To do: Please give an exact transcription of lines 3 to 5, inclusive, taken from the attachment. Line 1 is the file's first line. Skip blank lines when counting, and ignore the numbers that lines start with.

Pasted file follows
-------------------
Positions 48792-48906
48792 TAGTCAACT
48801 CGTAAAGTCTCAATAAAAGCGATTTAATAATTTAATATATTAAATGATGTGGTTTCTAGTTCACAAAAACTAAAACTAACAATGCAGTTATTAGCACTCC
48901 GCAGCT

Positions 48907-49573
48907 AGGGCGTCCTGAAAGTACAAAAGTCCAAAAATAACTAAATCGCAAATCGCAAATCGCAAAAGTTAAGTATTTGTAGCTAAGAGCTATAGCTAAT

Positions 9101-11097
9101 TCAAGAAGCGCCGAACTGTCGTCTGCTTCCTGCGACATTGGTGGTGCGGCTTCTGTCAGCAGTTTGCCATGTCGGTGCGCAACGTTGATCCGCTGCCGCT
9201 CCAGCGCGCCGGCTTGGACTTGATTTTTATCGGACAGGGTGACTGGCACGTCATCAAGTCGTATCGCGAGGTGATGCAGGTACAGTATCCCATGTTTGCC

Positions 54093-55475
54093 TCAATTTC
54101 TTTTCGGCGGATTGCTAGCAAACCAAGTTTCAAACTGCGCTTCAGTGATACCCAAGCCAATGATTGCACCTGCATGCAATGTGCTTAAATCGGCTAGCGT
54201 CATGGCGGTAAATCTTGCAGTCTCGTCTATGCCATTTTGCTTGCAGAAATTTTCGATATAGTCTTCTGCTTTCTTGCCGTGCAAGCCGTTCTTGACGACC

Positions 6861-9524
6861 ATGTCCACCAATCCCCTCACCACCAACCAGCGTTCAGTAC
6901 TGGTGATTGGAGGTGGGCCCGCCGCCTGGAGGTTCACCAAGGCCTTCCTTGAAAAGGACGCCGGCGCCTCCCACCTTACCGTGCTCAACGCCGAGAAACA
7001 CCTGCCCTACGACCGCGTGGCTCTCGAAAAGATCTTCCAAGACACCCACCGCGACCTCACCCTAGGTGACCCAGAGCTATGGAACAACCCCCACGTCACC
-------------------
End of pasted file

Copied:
48801 CGTAAAGTCTCAATAAAAGCGATTTAATAATTTAATATATTAAATGATGTGGTTTCTAGTTCACAAAAACTAAAACTAACAATGCAGTTATTAGCACTCC
48901 GCAGCT

Positions 48907-49573